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The Los Angeles Police Department’s fatal shooting of a man on the city’s infamous Skid Row is bringing new focus to the use of officer-worn body cameras.

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By Jon Schuppe and Andrew Blankstein

The Los Angeles Police Department’s fatal shooting of a man on the city’s infamous Skid Row is bringing new focus to the use of officer-worn body cameras, a widely embraced but largely untested tool aimed at improving law enforcement’s relationship with the public.

At least two officers at the scene of the deadly shooting were wearing body cameras, LAPD officials said. Footage from their devices — along with video taken from witnesses and captured by nearby surveillance cameras — will help investigators determine whether the shooting was justified.

A key aspect of that investigation will be officers’ claims that the victim, a suspect in a recent robbery, grabbed for one of the cop’s sidearm during a struggle at a homeless encampment. LAPD Chief Charlie Beck said the officer shouted, “He has my gun” several times before shots were fired. Sources told NBC News that three officers fired a total of five shots.

The footage captured by the body cameras “offers an unique perspective that we believe will be crucial to determine the propriety of the the officers’ actions,” Beck said Monday.

Beck refused to share the footage, saying it “would not be proper” so early in the investigation. But he promised to release it, along with the rest of the evidence, when the probe is complete.

The officers wearing body cameras were apparently part of a months-old pilot program on Skid Row in which the devices were to be tested ahead of a plan to take them city-wide. The Los Angeles police commission still has to approve the policy before it is fully implemented.

The pilot program was conceived in late 2013 as a way of exploring the best uses of body cameras, and enacting protocols to guide the storage and distribution of footage. Then, last summer, body cameras became a centerpiece of a furious national debate on police reforms, spurred in large part by killings of civilians in Ferguson, Missouri; New York; and Albuquerque, New Mexico.

In December, Los Angeles Mayor Eric Garcetti announced the city would rapidly expand its investment in body cameras with the purchase of 800, to be followed by another 7,000 this summer.

The hope is that the cameras will help with investigations of use-of-force encounters just like Sunday’s. The mayor also wants to increase transparency and improving public trust, a spokeswoman said.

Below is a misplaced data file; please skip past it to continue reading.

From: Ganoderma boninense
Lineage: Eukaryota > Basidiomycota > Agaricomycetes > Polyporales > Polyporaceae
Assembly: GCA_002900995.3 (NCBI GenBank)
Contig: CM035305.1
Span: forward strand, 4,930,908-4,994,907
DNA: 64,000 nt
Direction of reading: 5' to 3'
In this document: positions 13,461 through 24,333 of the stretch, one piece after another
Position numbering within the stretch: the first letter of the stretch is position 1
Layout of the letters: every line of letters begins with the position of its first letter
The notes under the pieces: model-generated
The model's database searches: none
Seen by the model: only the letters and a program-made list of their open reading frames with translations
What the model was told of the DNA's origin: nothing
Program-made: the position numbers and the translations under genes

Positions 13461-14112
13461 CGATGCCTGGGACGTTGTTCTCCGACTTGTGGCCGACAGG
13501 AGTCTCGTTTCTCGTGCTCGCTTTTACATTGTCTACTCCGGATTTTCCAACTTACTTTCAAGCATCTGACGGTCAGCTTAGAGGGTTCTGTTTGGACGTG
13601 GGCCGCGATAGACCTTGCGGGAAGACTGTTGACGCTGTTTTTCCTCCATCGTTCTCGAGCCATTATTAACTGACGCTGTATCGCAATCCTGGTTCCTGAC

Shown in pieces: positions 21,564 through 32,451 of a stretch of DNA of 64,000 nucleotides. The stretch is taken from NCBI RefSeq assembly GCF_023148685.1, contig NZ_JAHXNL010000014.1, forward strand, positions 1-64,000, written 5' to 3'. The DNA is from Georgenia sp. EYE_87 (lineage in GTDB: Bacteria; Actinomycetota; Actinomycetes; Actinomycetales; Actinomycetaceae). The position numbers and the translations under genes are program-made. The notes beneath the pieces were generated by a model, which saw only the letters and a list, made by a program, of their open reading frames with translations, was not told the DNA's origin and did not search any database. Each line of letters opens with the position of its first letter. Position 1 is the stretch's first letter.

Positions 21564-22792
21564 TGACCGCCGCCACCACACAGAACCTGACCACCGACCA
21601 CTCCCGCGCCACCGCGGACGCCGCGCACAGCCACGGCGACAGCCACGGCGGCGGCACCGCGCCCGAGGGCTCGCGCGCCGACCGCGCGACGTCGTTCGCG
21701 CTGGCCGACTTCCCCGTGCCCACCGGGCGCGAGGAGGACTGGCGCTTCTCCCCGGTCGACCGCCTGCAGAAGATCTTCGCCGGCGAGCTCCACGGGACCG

But there are many implications that remain unexplored, including the impact on people’s privacy, how the public and defense lawyers can access the footage and how long footage will be kept before it is destroyed.

Police agencies around the country are grappling with similar issues as they try to figure out the best way to implement body cameras. The devices were among a list of recommendations included in a report released Monday by a task force appointed by President Obama to explore ways to improve relationships between police and the public.

“We need that trust,” said Tom Roberts, a deputy chief for the Las Vegas Police Department, which bought 200 cameras after community leaders demanded more ways to hold officers accountable. Every uniformed officer must now record every contact with the public. “We need that support from our community, and if this raises that, then that’s where we need to go.”

Michael White, a criminology professor at Arizona State University who has studied the expanding use of body cameras, said the popularity of the devices has exploded since last summer. There are now between 5,000 and 6,000 law enforcement agencies that have started using, or plan to use, body cameras. At the same time, more than two-dozen state legislatures are considering bills dealing with body cameras, including some that would mandate their use by all police officers, White said.

Cameras have the long-term potential to help cut down on civilian complaints and lawsuits, speed up criminal cases and reduce paperwork, White said. “When you have a body worn camera, you can have a complete review of those cases within a couple of days,” he said.

That is why he sees Sunday’s case an important test of body cameras’ potential to ensure speedy and fair use-of-force investigations. “It’s going to be interesting to see how this plays out,” White said.

L.A. Police Commission President Steve Soboroff told NBC News that it was unfair to anyone involved in the shooting “to make statements and jump to conclusions before the facts are known.” He noted that the LAPD has multiple watchdogs that will become involved in the investigation — including an independent police commission and an independent inspector general.

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